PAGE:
Ruben Gallego Set to Launch Senate Campaign Against Kyrsten Sinema

Arizona Representative Ruben Gallego, a former Marine combat veteran who was critical of Senator Kyrsten Sinema's leadership and fidelity to the Democratic Party long before she announced she was leaving it to become an independent, will announce his 2024 Senate campaign to challenge her on Monday, Newsweek has learned first.

Gallego, the chair of BOLD PAC, the political arm of the Congressional Hispanic Caucus, plans to make the announcement via a video in English and Spanish that was shot in his home district, which includes parts of Phoenix, according to three sources briefed by the campaign.

Gallego has made no secret of both his frustration with Sinema's brand of politics and his flirtation with running for her seat, and Democrats expected a possible intra-party clash between them to be explosive and expensive.

But Sinema's abandonment of the party has thrown the shape of the race into uncertainty, including who would be able to raise enough money to challenge Gallego on the Democratic side, whether Sinema has enough of a political base to thread the two-party needle and win, and who will face both of them on the Republican side.

After his announcement, Gallego is set to begin a media blitz before returning to Arizona for an in-state tour of events for which the campaign is presently nailing down logistics. Along with consultants, the campaign has also hired some initial staff.

Alejandra Gomez, the co-executive director of LUCHA Arizona, a grassroots group that plays a pivotal role in representing the Latino and immigrant community in the state, praised Gallego in comments to Newsweek.

While her group has often complained about Sinema's lack of engagement, she had no such complaints about the Arizona congressman.

"Gallego has time and again demonstrated that he's ready to govern and ready to move forward an agenda for communities by granting them meetings and giving them access," Gomez said.

"At LUCHA what we have experienced with him as congressman is negotiating with us on core issues that matter to our constituencies," she added, "and having those conversations face-to-face to do good work."

There has been a consistent drip of news regarding Gallego muscling up his campaign with veterans of Senator John Fetterman's campaign, including top strategist Rebecca Katz, who helped spearhead his victory, and finance director Danny Carroll, who worked for Senator Mark Kelly's campaign in 2022.

Earlier, Gallego brought on pollster GBAO Strategies, which worked on both the Fetterman and Warnock winning senatorial campaigns. Both initial campaign updates were first reported by POLITICO.

"Everyone he's brought on is experienced with winning Senate campaigns," a source briefed on campaign rollout plans told Newsweek.

ruben gallego arizona
Democratic Representative Ruben Gallego of Arizona speaks during a campaign event with former-President Barack Obama, Senator Mark Kelly and then-Democratic gubernatorial candidate for Arizona Katie Hobbs, on November 2, 2022, in Phoenix, Arizona. PATRICK T. FALLON/Getty Images

Sinema has been making news this week of the sort she seems to attract and may relish.

Serving as a featured speaker at the World Economic Forum in Davos this week, she gave a high-five to Senator Joe Manchin over their derailing of Democratic efforts to get rid of the filibuster last year. Speaking in Switzerland, she also decried "a deeply broken two-party system," while calling House Majority Leader Kevin McCarthy a "dear friend."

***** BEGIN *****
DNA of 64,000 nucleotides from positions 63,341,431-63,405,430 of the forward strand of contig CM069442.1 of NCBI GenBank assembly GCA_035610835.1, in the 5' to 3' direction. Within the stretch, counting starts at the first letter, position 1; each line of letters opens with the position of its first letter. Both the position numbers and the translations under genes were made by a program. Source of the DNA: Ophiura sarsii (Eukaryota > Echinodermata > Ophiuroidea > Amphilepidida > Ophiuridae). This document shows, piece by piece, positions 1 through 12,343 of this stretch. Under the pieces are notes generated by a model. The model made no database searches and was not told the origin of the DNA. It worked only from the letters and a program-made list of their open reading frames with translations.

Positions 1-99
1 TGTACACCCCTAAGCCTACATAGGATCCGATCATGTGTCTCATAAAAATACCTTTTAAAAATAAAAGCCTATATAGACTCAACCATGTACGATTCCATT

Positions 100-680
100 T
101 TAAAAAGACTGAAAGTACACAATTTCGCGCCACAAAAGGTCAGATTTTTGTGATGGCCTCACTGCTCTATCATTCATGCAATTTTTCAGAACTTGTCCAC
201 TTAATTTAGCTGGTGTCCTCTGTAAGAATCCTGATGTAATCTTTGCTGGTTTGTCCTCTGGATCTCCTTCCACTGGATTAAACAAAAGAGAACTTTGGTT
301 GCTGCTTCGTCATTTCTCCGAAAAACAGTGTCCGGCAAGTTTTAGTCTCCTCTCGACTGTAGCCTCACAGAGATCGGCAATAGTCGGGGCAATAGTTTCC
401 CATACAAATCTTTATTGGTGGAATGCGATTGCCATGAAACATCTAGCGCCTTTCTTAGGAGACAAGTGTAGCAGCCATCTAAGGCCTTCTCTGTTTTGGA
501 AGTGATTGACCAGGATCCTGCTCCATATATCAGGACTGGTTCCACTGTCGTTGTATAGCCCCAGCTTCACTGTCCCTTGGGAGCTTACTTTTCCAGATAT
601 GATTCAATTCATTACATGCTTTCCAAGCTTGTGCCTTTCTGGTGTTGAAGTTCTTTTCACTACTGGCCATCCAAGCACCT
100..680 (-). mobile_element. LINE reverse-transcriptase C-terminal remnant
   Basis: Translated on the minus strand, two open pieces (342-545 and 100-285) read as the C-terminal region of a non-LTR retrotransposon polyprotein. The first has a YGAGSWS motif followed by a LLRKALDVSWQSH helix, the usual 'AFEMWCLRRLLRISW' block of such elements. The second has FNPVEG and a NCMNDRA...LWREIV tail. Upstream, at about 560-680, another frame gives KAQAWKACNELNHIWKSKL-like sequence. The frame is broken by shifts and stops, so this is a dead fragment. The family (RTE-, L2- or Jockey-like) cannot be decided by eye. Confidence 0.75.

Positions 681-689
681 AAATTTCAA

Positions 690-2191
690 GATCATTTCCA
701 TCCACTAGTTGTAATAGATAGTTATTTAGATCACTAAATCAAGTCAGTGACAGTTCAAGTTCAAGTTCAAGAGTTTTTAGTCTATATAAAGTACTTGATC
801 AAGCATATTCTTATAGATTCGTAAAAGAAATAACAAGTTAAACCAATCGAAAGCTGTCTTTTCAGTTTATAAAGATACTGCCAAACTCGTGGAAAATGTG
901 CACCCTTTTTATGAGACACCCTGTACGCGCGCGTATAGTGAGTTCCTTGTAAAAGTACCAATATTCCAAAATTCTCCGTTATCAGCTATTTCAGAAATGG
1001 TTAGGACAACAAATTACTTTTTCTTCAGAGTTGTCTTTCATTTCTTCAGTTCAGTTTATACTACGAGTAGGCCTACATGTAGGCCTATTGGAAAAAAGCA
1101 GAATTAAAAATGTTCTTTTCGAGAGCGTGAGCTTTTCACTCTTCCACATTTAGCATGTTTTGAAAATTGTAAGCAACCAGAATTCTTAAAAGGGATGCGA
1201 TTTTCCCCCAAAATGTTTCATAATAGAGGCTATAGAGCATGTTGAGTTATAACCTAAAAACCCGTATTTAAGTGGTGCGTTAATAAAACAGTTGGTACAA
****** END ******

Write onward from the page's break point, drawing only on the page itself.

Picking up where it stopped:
While her remarks may have played well in Davos, people posted on Twitter that her comments might appear in future campaign ads against her. Gallego pounced, tweeting on Tuesday that Sinema hasn't held a town hall in Arizona for years.

"Instead, she flies to Switzerland for a town hall with the rich and powerful," he tweeted. "Not a joke!"

Gallego ended the tweet with a fundraising plea, saying he hadn't made a decision on running but was "one step closer today."

Arizona political observers alternate between excitement at the prospect of a Democrat vs. independent vs. Republican next year and fear that Gallego and Sinema could ultimately split Democratic-leaning voters and gift a crucial Senate seat to Republicans.

But his allies point to a Public Policy Poll on behalf of Gallego in December that showed Sinema floundering with 13% support in a three-way general election race, while Gallego and Kari Lake, a possible Republican opponent, were essentially tied 41% to 40%.

In a two-way matchup—should Sinema not run for re-election as some Democrats hope—Gallego had 48% support and Lake was at 47%.

On Thursday night, another congressman, Greg Stanton, a former Phoenix mayor who was considered a challenger in the Democratic primary, decided not to run, saying in a statement on Twitter "now is not the right time for me to run."

If the election unfolds as a three-way race, Gallego's campaign is looking to make a strong push to activate the Latino vote in Arizona, where one-third of the state is Hispanic. The campaign has brought on Chuck Rocha as a senior advisor, the architect of Bernie Sanders' insurgent Latino vote effort that worked particularly well in the neighboring southwest state of Nevada, along with other consultants with experience engaging Hispanic voters.

Asked about this aspect of the race, one of the sources briefed on the rollout said Gallego himself drives that strategy.

"This has been a goal of Gallego for a very long time, to galvanize Latinos like never before," the source said. "He has a focus on it more than any other candidate I've known, he has a good track record in this space, and he's got several consultants that know how to do it."